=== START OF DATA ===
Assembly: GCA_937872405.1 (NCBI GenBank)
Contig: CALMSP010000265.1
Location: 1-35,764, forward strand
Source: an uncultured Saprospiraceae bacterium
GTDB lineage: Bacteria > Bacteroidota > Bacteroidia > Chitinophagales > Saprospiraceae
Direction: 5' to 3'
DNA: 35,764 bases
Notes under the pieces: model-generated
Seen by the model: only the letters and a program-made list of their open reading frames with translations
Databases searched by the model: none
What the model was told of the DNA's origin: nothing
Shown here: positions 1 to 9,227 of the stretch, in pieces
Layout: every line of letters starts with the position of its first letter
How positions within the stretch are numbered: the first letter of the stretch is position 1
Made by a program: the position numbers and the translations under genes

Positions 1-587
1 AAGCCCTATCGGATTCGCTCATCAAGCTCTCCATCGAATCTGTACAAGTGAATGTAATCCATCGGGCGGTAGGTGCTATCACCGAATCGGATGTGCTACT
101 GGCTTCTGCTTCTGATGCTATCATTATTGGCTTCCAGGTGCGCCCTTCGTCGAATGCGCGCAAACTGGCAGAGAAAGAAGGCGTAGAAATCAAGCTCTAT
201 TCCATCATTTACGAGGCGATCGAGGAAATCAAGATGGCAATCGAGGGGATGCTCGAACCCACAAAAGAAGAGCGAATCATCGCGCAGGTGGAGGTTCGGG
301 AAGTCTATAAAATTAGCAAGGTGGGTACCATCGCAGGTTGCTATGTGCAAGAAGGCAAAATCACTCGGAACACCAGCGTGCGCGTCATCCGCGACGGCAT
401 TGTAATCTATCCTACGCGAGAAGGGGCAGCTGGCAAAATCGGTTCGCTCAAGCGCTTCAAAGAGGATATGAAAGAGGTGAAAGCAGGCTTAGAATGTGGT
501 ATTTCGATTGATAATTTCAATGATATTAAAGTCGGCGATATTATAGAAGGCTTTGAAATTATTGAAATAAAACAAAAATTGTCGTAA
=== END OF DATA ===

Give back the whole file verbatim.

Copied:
Assembly: GCA_937872405.1 (NCBI GenBank)
Contig: CALMSP010000265.1
Location: 1-35,764, forward strand
Source: an uncultured Saprospiraceae bacterium
GTDB lineage: Bacteria > Bacteroidota > Bacteroidia > Chitinophagales > Saprospiraceae
Direction: 5' to 3'
DNA: 35,764 bases
Notes under the pieces: model-generated
Seen by the model: only the letters and a program-made list of their open reading frames with translations
Databases searched by the model: none
What the model was told of the DNA's origin: nothing
Shown here: positions 1 to 9,227 of the stretch, in pieces
Layout: every line of letters starts with the position of its first letter
How positions within the stretch are numbered: the first letter of the stretch is position 1
Made by a program: the position numbers and the translations under genes

Positions 1-587
1 AAGCCCTATCGGATTCGCTCATCAAGCTCTCCATCGAATCTGTACAAGTGAATGTAATCCATCGGGCGGTAGGTGCTATCACCGAATCGGATGTGCTACT
101 GGCTTCTGCTTCTGATGCTATCATTATTGGCTTCCAGGTGCGCCCTTCGTCGAATGCGCGCAAACTGGCAGAGAAAGAAGGCGTAGAAATCAAGCTCTAT
201 TCCATCATTTACGAGGCGATCGAGGAAATCAAGATGGCAATCGAGGGGATGCTCGAACCCACAAAAGAAGAGCGAATCATCGCGCAGGTGGAGGTTCGGG
301 AAGTCTATAAAATTAGCAAGGTGGGTACCATCGCAGGTTGCTATGTGCAAGAAGGCAAAATCACTCGGAACACCAGCGTGCGCGTCATCCGCGACGGCAT
401 TGTAATCTATCCTACGCGAGAAGGGGCAGCTGGCAAAATCGGTTCGCTCAAGCGCTTCAAAGAGGATATGAAAGAGGTGAAAGCAGGCTTAGAATGTGGT
501 ATTTCGATTGATAATTTCAATGATATTAAAGTCGGCGATATTATAGAAGGCTTTGAAATTATTGAAATAAAACAAAAATTGTCGTAA